What Are Disney Alliances?

epcot food and wine Note the outside corporate sponsorship listed on the sign

Browsing through my Facebook one day I saw an advertisement on the side, for the official Disney Alliance Facebook page. I’ll let the Facebook page speak for itself, pulling its description from under the “About” heading: “Welcome to the official Facebook Page of Disney Corporate Alliances! Learn about the latest news, promotions, and experiences our Alliance Partners help create across Disney Parks and The Walt Disney Company.”

Basically, Disney Alliances, and all of its related websites (though so far that just seems to be Facebook and Twitter), are just there to promote Disney’s corporate alliances. Those are even less fancy than they sound: they reflect any sort of partnership Disney might have with another company.

The Epcot Test Track? Reflects an alliance between Disney and General Motors. An IllumiNations show sponsored by Siemens? A Disney-Siemens alliance. Toys from “Wreck-It Ralph” are given away in Happy Meals? That means a Disney-McDonalds alliance. The computers at any official Walt Disney offices are all from HP? A partnership, or “alliance” between Disney and Hewlett-Packard.

I don’t know if those last two are actually true (though I did find a press release from 2003 talking about a corporate alliance between Disney and HP), but they’re good examples of what counts as a Disney Alliance. Their Facebook page is covered with examples, from a sidebar on the right of the “About” page listing the history of Disney Alliances (most seem to revolve around the parks), to pictures all over the front page. They promote things like the Epcot Food & Wine Festival (this year presented by Chase), the Epcot Test Track, and even pictures of lighting the parks for the holidays (apparently presented by Sylvania, as it’s their lights used in the spectacle).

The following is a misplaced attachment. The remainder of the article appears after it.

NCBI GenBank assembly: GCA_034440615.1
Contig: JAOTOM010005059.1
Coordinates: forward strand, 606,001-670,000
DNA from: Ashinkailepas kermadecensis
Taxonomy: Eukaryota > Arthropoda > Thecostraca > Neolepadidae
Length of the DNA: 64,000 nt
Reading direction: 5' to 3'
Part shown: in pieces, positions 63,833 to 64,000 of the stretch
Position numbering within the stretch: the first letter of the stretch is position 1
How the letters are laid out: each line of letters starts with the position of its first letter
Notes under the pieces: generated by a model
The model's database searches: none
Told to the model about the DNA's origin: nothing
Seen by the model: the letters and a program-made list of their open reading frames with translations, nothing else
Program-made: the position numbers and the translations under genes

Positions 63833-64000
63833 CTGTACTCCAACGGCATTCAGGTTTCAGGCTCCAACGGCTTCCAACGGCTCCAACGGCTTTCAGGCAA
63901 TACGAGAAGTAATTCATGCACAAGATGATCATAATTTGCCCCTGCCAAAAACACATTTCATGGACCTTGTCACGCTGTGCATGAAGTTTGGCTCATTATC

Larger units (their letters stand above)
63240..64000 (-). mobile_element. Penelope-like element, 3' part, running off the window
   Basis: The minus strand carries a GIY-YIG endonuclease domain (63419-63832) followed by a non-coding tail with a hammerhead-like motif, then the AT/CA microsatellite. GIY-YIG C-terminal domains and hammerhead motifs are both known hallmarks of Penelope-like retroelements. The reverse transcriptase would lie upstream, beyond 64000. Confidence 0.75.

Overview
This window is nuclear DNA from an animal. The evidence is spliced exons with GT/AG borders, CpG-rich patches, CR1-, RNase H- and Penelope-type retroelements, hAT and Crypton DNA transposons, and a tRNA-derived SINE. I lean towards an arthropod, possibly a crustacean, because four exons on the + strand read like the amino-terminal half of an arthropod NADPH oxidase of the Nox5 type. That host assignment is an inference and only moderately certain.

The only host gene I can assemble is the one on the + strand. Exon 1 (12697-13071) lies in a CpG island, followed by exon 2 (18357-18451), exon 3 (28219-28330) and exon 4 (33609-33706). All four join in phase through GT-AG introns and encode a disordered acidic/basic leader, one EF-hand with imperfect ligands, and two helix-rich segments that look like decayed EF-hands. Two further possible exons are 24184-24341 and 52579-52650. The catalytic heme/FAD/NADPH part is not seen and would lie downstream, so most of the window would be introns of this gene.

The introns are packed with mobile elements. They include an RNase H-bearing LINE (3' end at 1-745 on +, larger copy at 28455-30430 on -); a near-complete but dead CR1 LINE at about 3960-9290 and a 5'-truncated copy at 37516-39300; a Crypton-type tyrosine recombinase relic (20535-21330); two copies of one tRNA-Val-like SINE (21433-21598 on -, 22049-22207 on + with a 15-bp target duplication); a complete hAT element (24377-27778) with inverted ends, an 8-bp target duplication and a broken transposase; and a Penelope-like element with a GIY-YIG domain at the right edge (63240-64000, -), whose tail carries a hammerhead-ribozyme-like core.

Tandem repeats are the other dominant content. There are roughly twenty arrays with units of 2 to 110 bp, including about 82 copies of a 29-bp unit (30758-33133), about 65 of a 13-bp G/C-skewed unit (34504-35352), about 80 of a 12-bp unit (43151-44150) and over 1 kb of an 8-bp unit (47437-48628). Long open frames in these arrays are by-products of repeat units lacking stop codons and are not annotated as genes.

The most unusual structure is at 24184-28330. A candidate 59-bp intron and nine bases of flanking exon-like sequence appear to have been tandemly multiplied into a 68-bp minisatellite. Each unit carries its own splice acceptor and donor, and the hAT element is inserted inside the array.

The focus seems to be on the Disney Parks, though as far as I could tell by definition Disney Alliances aren’t limited to them. They just provide the best examples. The main question on my mind is, “so what?” Do we really need to know what brand of light bulbs is used in Christmas lights at the Disney Parks? Does such information really warrant a Twitter account (which, as far as I can tell, just provides the same information as the Facebook page, only with fewer pictures)?

I know businesses use social media now, but Disney really doesn’t need the extra boost of promotion a Facebook page about what brand of soap is available in Disney hotel bathrooms supposedly gives it. Does the company really need a website to talk about its corporate alliances?

Personally I feel it’s a bit strange; it makes me wonder, doesn’t Disney have enough money to host the Food & Wine Festival, or even just present an IllumiNations show by itself? The company just dropped 4.5 billion to buy Lucasfilm, but it can’t afford a lights show? Weird.

I know it’s more complicated than that. This is how corporations work. But I don’t like being reminded of the corporate aspect of Disney, and I expect many others don’t either. At least now I know what the Disney Alliances page is all about.

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*(The above image by Joe Shlabotnik is licensed under the Creative Commons Attribution 2.5 License.)

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